We easily forget that one of the things that made the early Jesus Movement so radical was that everyone could freely accept the gift of salvation offered by Jesus. Everyone was equally a member of the body of Christ. Spiritual gifts were bestowed on every believer by Holy Spirit, and when the Spirit came upon a group of believers everyone manifested the experience regardless of gender, age, ethnicity, or social standing. When believers met together for a love feast and to share in the ritual of the Lord’s supper everyone was welcome at the table. If a slave and the slave’s master were both believers, they had equal status at the table of Jesus’ followers.

This morning I find myself meditating on the reality that as the Jesus Movement became the institutional church and gained both power and influence, it quickly abandoned its egalitarian roots and developed rigid systems of hierarchy and status that exist to this day. In personal practice and in my, admittedly small, circles of influence I am consciously trying to lead us back to the egalitarian spiritual roots of the Jesus Movement where everyone is of equal status in the body of Christ and where everyone is welcome at the table. We’ll let the ancient notion of “divine” rulers  or those of higher or more noble “status” be simply a bit of nostalgia on our guest room wall.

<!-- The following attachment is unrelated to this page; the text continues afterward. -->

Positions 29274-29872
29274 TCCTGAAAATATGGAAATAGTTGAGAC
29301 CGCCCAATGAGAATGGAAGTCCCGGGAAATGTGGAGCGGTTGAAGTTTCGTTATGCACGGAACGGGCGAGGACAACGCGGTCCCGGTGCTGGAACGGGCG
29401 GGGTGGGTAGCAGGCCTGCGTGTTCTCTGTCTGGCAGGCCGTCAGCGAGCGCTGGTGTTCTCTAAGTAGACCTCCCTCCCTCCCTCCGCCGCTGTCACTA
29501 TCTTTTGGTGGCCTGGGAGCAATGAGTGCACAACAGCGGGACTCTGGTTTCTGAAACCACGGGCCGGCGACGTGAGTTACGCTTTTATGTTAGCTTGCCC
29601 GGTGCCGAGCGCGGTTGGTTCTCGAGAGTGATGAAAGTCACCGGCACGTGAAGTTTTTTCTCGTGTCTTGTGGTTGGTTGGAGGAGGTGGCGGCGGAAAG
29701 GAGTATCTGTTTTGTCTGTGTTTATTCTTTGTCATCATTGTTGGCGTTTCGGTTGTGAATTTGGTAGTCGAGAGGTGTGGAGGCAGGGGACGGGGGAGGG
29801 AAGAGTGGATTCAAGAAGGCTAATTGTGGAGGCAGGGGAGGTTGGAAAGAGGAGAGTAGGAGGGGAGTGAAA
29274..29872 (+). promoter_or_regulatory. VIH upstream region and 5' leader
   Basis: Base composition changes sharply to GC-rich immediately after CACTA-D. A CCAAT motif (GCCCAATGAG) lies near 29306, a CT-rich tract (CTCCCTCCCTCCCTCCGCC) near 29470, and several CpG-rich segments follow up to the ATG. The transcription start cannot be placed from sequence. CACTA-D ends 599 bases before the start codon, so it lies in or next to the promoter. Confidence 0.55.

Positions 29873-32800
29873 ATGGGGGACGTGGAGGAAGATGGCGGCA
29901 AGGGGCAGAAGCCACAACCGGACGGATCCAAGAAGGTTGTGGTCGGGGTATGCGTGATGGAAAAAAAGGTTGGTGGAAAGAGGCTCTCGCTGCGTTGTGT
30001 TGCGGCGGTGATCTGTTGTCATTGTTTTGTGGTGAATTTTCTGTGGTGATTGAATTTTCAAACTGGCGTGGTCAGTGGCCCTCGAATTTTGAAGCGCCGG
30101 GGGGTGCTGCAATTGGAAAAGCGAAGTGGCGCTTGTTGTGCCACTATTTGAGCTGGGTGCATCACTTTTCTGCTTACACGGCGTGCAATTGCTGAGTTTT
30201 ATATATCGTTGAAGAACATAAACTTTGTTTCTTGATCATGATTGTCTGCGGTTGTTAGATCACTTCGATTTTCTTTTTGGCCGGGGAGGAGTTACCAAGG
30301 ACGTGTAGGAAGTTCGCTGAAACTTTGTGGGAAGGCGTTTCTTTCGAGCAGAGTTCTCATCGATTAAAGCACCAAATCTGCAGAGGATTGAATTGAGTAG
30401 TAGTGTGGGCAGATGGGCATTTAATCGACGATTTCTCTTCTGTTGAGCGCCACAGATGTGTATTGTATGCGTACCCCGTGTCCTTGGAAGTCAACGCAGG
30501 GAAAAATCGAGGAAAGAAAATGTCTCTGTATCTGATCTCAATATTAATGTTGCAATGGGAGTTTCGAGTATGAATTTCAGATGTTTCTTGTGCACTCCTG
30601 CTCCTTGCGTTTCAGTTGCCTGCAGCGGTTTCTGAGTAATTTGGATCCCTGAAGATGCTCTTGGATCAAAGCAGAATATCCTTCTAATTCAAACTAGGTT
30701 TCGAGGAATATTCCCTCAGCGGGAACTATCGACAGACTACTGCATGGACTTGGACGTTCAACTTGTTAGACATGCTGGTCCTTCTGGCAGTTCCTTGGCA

Speaking of that. One of the decorative touches we want to make to our guest room is a collage of postcards from the UK. If I have any readers from across the pond who would like to contribute, we would be both humbled and blessed to have you send us a postcard (or two, or three!). Simply drop it in the mail it to:

Tom & Wendy Vander Well
c/o Intelligentics
801 Franklin St. #526
Pella, IA 50219 U.S.A.

Tomorrow begins the Thanksgiving holiday here in the U.S. Please know that I am truly thankful for you who faithfully, or occasionally, (or even rarely) read my posts. Cheers!

Three Rules for the Prophetic

Then the prophet Jeremiah said to Hananiah the prophet, “Listen, Hananiah! The Lord has not sent you, yet you have persuaded this nation to trust in lies.”
Jeremiah 28:15 (NIV)